The Daily Iowan

UIHC doctors develop breakthrough in respiratory technology


Hang on for a minute...we're trying to find some more stories you might like.

Email This Story

Though some might not expect innovative health technology to be found in a video-game system, two assistant professors at the University of Iowa Hospitals and Clinics are playing with the possibilities.

Junyi Xia and Alfredo Siochi of the UI’s Radiation Oncology Department are developing an easy and affordable way to track respiration remotely without invasive or encumbering equipment.

Earlier this year, the two began working with Microsoft Kinect to discover what medical capabilities the system could have.

"I thought the Kinect was cool," Xia said. "It was very small, and all the components are similar to what is used already in monitoring systems; for example, web cams and micro cams."

The Kinect is a motion-sensing game device used alongside the XBox gaming system.

The Kinect system developed by the two UIHC doctors views patients’ stomachs from a tripod position in front of their feet, the most accurate angle to provide information on breath rate and depth of breath. The viewing speed is 30 frames per second, Xia said — almost real time.

This technology could be used to check a patient with respiratory problems, from concerns such as overmedication or high blood pressure.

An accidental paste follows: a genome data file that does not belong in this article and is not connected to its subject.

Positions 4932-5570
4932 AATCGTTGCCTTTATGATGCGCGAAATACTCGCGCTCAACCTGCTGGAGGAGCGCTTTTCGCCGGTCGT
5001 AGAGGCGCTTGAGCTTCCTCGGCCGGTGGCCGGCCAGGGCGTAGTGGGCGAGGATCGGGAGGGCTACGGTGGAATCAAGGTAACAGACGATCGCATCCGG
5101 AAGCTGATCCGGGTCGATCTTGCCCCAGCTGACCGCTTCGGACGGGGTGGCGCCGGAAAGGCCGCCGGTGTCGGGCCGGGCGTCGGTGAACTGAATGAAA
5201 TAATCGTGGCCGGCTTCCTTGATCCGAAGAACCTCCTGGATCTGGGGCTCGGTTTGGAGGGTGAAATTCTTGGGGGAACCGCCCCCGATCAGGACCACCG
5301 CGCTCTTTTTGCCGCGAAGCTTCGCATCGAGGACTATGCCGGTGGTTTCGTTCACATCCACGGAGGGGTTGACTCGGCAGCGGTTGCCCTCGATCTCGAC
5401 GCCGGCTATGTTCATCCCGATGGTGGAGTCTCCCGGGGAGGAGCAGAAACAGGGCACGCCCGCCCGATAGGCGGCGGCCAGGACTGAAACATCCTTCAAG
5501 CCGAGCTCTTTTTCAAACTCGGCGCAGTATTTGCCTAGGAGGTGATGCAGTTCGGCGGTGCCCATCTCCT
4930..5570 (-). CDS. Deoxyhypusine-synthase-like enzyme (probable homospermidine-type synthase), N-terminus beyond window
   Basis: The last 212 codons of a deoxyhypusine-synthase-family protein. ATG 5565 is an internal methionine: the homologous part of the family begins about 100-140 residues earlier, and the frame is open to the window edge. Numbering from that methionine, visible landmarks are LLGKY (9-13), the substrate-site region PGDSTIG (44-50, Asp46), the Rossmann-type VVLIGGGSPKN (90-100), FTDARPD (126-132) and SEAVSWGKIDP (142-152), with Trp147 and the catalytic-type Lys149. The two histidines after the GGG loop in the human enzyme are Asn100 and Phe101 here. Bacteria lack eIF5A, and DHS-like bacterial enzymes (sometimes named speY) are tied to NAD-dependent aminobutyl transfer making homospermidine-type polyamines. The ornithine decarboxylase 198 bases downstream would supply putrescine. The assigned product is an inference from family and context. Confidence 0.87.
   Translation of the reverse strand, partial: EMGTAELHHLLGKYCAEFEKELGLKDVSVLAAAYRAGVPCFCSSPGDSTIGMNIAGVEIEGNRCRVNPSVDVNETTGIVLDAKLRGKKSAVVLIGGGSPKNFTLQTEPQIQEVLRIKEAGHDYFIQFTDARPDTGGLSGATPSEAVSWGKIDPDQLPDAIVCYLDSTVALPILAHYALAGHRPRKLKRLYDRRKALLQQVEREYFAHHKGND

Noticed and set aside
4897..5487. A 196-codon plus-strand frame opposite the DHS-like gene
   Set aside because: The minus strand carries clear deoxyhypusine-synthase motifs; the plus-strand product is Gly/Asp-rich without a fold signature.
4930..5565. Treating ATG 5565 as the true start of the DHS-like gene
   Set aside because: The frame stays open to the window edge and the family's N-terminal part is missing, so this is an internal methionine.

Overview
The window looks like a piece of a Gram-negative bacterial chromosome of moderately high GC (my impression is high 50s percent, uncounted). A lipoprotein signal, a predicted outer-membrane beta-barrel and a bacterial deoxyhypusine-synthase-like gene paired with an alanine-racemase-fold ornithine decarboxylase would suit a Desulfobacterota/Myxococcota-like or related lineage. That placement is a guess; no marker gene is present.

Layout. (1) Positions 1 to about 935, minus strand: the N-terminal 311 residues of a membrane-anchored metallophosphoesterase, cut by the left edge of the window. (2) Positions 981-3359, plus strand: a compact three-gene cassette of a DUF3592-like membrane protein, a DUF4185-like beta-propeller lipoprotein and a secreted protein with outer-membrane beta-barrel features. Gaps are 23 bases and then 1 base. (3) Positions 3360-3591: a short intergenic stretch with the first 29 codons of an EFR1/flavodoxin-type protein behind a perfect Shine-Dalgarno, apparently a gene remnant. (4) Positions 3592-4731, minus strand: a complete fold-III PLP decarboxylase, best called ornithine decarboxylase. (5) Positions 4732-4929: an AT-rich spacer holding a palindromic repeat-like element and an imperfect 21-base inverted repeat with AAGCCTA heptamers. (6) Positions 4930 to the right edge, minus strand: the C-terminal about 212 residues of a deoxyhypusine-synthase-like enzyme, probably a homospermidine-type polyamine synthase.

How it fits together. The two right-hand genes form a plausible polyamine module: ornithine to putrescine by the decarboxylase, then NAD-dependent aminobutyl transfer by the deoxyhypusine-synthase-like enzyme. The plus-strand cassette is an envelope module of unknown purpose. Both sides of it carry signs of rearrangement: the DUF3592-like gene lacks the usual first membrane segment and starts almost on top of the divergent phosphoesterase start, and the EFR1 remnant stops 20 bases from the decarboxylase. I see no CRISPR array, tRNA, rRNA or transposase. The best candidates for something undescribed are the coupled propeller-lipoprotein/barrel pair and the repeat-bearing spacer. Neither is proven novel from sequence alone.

The system is affordable, Xia said. The UIHC currently pays more than $100,000 for each monitoring system, but the doctors’ Kinect set up costs $600.

Harold Oglesby, the manager of the Center of Pulmonary Health in Savannah, Ga., said affordability is a key factor as hospital budgets are getting tighter.

"Less expensive is a relative term," he said. "You have to look at how much the facility is going to spend to get the most accurate devices. The device probably wouldn’t cost much."

Traditional respiratory monitoring systems consist of acoustic and capnography, Oglesby said. These systems measure more in-depth information, such as oxygen concentrations in the blood, and they are highly invasive and expensive.

"Technology [in respiratory monitoring] has progressed," Oglesby said. "At one point, acoustics and capnography were unheard of. Technology has developed to become smaller, more functional, and more efficient."

Oglesby said general use of a product such as the Kinect system could have a positive effect in the broader medical field.

"In general terms, the system has plusses," he said. "It would consistently and accurately measure the breathing rate. I could see the benefit of that."

Yet Oglesby said he was skeptical about some of the technology’s limitations.

"If you’re just measuring how fast the patient is breathing or the movement, it would not be enough for most patients," he said, referring to patients he regularly sees in the intensive-care unit.

But Siochi said he has no doubt the gaming system can be used for other technological advancements.

"I don’t want to limit the possibilities for this," he said.

The system could in theory be used for anything from preventing sudden infant-death syndrome to triggering home-security alarms, Siochi said.

The team is focusing on the accessibility of the Kinect, because it is a product widely available to consumers. As of January, Microsoft had sold almost 20 million Kinect systems since its release in 2010, according to a Microsoft report.

Xia said they could also see Kinect being used as a medical Internet application used by patients at home.

"I think if you can engineer ideas in a way that benefits as many people as possible," Siochi said. "That would be our ultimate goal."